Frequency of Takotsubo Cardiomyopathy in Postmenopausal Women Presenting With an Acute Coronary Syndrome: Still Underdiagnosed

The very interesting and timely study by Sy et al, published on May 16, 2013 online ahead of print in The American Journal of Cardiology , is an example of the underdiagnosis of Takotsubo syndrome (TTS), resulting from adherence to the currently prevailing Mayo Clinic diagnostic TTS criteria. The revised version of these criteria requires that obstructive coronary artery disease, based on coronary arteriography and pheochromocytoma, be ruled out before making the diagnosis of TTS. The investigators set out to evaluate prospectively the frequency of TTS in peri-, and postmenopausal women (age ≥45 years old) in a consecutive series of 1,297 patients with an increase in cardiac troponin I. Of which, 323 (24.9%) satisfied the criteria for acute myocardial infarction according to the universal definition of myocardial infarction and 19 (5.9%) met the criteria for TTS. Three more patients who also had TTS were separately mentioned because they had TTS in conjunction with a neurologic primary diagnosis. However, the investigators presented them separately hesitating implicitly to include them in the group of 19 with TTS, presumably because the original Mayo Clinic diagnostic criteria for TTS excluded such a diagnosis in the presence of neurologic illnesses, and the current revised criteria still include diagnosis of pheochromocytoma as a reason to exclude a diagnosis of TTS. The investigators concluded that TTS may be more common (5.7%) than previously reported (1% to 2.2%) in postmenopausal women presenting with a clinical picture of an acute coronary syndrome (ACS), although their patient study population denominator (SPD) included patients with an acute myocardial infarction, and not ACS. The study has some limitations, which the investigators recognize, particularly the lack of a repeat imaging evaluation proving the improvement or restoration to normal of the initially impaired left ventricular function, which is a sine qua nonelement in the diagnosis of TTS in published works ( ). The investigators could not do better considering the current prevailing diagnostic constrains, considering that they had to start by using the diagnostic TTS model employing the “filter” of an SPD with suspected ACS on the basis of clinical presentation of chest pain, dyspnea, electrocardiographic changes, and elevated troponin I levels. Of course this is not what should be the case, and ideally all the patients who presented with chest pain or dyspnea or palpitations, including those who died or were discharged, should be the right denominator from whom the case of TTS should have been drawn. Because this is impractical, one should go to the next best SPD, which is the cohort of patients who presented with chest pain or dyspnea or palpitations, irrespective of the results of the troponin I test. Probably, such a study population will not be more revealing, and the authors anticipated this and commented that such patients would be expected to have a very low frequency of TTS. Because patients with eventually proved TTS may present without troponin I increase, and even with a normal or “near normal” electrocardiogram, one wonders whether the appropriate SPD should be patients with suggestive symptomatology, with an expeditiously performed echocardiography in the emergency department showing cardiac wall motion abnormalities with depressed left ventricular function. Such SPD should be reevaluated before hospital discharge and at the outpatient follow-up with repeat echocardiography, and diagnosis of TTS should be based on the proof that cardiac wall motion abnormalities have been markedly ameliorated or disappeared and that left ventricular function has improved or restored to normal. Thus, this notion forwards the thesis that TTS diagnosis should be based on serial echocardiography and not on the negative results of a coronary arteriogram, which is the current model according to Mayo Clinic TTS diagnostic criteria. Indeed, we should start entertaining the notion that TTS can overlap with obstructive coronary artery disease or even ACS because the authors commented that “any illness has the potential to trigger TTS and the diagnosis should be considered in all hospitalized patients with medical or surgical conditions who develop unexplained heart failure or left ventricular (LV) dysfunction.”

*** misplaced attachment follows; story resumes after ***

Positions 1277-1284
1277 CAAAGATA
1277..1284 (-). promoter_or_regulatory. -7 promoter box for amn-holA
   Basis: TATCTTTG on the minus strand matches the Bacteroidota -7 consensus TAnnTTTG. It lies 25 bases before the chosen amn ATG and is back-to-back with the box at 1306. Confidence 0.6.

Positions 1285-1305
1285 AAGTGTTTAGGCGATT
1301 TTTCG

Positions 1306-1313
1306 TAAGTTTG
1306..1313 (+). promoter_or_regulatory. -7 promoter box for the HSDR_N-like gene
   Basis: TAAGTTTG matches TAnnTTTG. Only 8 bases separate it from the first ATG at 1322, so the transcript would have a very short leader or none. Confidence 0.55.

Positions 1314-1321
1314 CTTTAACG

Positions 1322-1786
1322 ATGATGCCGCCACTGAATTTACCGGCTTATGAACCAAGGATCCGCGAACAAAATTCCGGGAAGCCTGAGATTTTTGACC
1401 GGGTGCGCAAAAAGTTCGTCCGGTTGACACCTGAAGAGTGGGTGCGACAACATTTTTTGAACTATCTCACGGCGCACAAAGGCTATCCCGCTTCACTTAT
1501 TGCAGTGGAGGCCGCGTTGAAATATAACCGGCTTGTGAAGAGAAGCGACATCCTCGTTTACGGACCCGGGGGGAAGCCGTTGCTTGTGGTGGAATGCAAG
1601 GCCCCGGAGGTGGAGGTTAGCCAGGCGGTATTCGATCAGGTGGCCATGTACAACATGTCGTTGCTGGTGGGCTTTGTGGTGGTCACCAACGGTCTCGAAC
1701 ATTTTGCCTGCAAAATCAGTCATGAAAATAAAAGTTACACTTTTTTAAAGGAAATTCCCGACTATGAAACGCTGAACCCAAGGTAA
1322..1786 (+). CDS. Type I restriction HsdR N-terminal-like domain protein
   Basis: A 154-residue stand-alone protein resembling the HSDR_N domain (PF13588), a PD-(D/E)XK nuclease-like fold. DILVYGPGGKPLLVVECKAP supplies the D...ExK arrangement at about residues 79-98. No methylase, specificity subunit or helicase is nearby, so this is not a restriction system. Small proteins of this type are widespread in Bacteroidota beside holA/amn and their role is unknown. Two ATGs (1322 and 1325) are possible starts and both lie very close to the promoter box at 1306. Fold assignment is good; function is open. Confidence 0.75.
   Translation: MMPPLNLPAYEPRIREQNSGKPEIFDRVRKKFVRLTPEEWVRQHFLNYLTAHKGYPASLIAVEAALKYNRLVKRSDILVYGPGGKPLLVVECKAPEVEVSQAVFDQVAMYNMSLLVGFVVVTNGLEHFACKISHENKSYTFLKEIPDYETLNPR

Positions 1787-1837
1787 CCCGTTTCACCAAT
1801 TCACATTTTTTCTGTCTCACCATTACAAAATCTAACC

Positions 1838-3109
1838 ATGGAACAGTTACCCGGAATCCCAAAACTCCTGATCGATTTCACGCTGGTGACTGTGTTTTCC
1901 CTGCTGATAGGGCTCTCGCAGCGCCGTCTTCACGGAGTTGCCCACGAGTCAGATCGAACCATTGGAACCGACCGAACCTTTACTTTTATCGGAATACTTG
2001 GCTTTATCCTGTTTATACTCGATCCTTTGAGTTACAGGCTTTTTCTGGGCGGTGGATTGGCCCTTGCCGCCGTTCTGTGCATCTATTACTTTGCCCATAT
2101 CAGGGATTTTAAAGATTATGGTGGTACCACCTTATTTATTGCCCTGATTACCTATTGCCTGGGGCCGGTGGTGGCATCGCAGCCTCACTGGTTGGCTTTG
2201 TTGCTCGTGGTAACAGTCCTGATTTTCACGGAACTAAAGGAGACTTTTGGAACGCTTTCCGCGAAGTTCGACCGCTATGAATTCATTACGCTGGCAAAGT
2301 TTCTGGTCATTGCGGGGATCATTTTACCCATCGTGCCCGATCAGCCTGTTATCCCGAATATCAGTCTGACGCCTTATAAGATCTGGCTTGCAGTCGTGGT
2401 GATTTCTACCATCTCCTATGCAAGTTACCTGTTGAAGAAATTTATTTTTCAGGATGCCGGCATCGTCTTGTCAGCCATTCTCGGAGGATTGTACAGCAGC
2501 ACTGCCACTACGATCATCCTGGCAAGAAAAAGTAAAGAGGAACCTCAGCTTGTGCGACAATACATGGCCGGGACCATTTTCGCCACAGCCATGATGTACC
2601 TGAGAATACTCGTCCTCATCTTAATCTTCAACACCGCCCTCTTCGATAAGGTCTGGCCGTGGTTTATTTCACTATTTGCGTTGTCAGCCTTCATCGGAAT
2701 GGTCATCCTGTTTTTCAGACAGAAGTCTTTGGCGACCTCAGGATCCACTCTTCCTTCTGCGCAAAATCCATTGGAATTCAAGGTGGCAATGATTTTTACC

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Dec 5, 2016 | Posted by in CARDIOLOGY | Comments Off on Frequency of Takotsubo Cardiomyopathy in Postmenopausal Women Presenting With an Acute Coronary Syndrome: Still Underdiagnosed

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